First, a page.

- Panel of experts advises authorities to reopen schools and allow regions with few coronavirus cases to hold sporting events
- Meanwhile, an infectious disease official has credited Japan’s ‘sheep mentality’ as one factor that has helped to keep the nation’s fatalities low
Japan’s northernmost prefecture of Hokkaido lifted its state of emergency on Friday morning, as the country moves to return to some semblance of normalcy while maintaining restrictions on arriving travellers amid the coronavirus outbreak.
An expert panel guiding Japan’s coronavirus response recommended late on Thursday that schools in some regions could be reopened but that large gatherings and enclosed areas that could reignite the contagion should still be avoided.
The infectious disease experts made no reference to the Tokyo Olympics, expected to start from July 24 but which have been cast into doubt by the coronavirus pandemic and the cancellation of sporting events and qualifiers around the world.
The panel recommended that areas of Japan with low numbers of coronavirus cases can consider resuming classes and sporting events, and said that the increase in cases appeared to be slightly decreasing. The schools have been closed since early March.
Empty sports stadiums in Japan amid coronavirus outbreak lead to concerns for Olympics
Shigeru Omi, a panel member and president of the Japan Community Healthcare Organisation, said that in areas with little sign of the virus, reopening schools and gradually returning to normal activities could be considered, though strict vigilance was needed.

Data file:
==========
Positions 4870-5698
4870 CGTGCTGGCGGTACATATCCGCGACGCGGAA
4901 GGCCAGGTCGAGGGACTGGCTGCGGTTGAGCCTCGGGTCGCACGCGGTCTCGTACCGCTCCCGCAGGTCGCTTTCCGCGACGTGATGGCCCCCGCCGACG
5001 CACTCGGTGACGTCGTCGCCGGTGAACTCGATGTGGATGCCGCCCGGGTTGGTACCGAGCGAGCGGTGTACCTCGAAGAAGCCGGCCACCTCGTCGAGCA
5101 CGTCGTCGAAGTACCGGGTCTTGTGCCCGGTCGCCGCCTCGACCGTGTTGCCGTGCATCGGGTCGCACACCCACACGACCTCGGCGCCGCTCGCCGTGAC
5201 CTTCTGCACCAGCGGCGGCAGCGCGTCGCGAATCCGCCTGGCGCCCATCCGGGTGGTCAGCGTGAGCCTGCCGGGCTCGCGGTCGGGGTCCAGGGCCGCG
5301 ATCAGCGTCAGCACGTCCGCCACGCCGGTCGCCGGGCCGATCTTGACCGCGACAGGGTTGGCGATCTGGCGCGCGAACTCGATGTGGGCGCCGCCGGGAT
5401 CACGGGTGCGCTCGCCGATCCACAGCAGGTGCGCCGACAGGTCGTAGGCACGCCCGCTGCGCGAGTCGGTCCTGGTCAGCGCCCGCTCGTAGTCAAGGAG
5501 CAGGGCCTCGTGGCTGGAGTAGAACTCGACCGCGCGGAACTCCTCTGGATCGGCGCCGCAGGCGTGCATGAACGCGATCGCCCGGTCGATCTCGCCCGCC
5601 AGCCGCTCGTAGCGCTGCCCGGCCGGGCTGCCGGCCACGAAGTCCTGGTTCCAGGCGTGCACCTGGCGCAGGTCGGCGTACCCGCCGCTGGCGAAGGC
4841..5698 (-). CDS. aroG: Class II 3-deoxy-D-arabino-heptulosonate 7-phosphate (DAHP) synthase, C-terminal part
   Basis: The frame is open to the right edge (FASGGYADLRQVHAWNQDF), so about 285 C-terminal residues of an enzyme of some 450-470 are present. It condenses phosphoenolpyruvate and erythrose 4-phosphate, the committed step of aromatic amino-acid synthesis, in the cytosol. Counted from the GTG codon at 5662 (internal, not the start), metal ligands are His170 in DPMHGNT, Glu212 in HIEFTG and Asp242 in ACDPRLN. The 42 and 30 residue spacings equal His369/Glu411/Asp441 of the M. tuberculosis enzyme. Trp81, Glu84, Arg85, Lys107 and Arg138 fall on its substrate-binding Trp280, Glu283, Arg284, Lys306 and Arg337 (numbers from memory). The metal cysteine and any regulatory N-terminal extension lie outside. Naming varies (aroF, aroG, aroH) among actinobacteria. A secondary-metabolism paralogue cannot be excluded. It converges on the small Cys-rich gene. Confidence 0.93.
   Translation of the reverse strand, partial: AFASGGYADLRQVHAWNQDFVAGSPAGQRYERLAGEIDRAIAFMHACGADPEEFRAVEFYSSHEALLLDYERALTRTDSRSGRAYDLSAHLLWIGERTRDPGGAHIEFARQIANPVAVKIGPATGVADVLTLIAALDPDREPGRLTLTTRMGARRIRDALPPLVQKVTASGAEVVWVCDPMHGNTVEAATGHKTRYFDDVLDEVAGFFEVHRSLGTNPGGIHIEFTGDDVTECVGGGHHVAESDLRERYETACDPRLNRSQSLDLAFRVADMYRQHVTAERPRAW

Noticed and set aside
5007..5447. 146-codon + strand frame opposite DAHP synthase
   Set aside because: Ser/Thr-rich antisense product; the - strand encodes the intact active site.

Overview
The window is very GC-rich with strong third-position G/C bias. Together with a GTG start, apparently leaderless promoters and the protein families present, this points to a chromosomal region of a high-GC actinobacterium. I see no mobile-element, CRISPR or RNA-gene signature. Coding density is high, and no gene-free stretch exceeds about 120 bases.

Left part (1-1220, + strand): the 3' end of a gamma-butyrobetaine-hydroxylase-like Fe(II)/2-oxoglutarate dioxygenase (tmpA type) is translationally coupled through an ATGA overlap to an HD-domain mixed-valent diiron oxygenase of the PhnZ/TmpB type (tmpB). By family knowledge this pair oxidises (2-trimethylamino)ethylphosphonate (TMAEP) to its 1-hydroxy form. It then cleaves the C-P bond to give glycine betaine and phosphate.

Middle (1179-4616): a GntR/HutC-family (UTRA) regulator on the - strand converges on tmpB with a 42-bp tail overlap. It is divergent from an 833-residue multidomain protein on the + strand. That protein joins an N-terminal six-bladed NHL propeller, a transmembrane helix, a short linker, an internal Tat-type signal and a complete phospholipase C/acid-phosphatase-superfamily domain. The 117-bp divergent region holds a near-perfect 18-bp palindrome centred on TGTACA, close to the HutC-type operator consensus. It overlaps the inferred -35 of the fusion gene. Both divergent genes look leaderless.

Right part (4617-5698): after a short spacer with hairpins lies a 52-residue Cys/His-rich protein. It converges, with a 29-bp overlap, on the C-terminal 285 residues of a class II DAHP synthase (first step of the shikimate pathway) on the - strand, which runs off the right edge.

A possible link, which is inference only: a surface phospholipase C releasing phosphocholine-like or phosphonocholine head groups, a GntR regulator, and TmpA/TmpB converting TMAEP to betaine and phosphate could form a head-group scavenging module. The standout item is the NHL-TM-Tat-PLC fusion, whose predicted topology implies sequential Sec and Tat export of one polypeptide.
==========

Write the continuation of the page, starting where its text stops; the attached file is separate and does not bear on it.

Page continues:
“We are insisting on very strict criteria if organisers decide to hold big-scale events,” Omi told a late-night news conference that spilled into Friday. “And if those criteria can’t be met, the event should be postponed or cancelled as soon as something doesn’t seem right.”
Asked specifically about the Olympics, another member said the panel did not discuss them. “To prevent the spread of the virus – that’s what we discussed,” said Takaji Wakita, director general of the National Institute of Infectious Diseases.
Kazuhiro Tateda, president of the Japan Association of Infectious Diseases and a member of the committee, said earlier on Thursday that the panel believed the country had “done quite well” over the past two to three weeks.
“We are getting to the point at which we can say that, generally, it is under control,” he told the Post.
“But we do recognise that there are some areas – Aichi and Hyogo Prefectures, as well as Tokyo – where there have been some unlinked clusters, and that is, of course, a concern,” he said. “Otherwise, it is going quite well – but we still have to be careful for another couple of weeks or more.”
Japan has more than 900 confirmed patients, not including some 700 cases from the Diamond Princess cruise ship that was quarantined in Yokohama last month. A total of 32 people in Japan have died. Hokkaido prefecture has the most number of cases, followed by Aichi, Japan’s central industrial heartland where the city of Nagoya is located.
The mindset of Japanese people, generally speaking, is to follow the government’s instructions in a crisis.Kazuhiro Tateda, infectious disease expert
A cluster of cases in Nagoya have been linked to an elderly day care facility, underscoring the difficulty of shielding senior citizens from the outbreak in a country with the world’s oldest population. Aged care facilities have been linked to coronavirus outbreaks in other countries including Australia, Italy, South Korea, and the United States.
Tateda cautioned that there would inevitably be more deaths from the disease, but said he believed that Japanese “national traits” had helped keep the number of fatalities lower than elsewhere.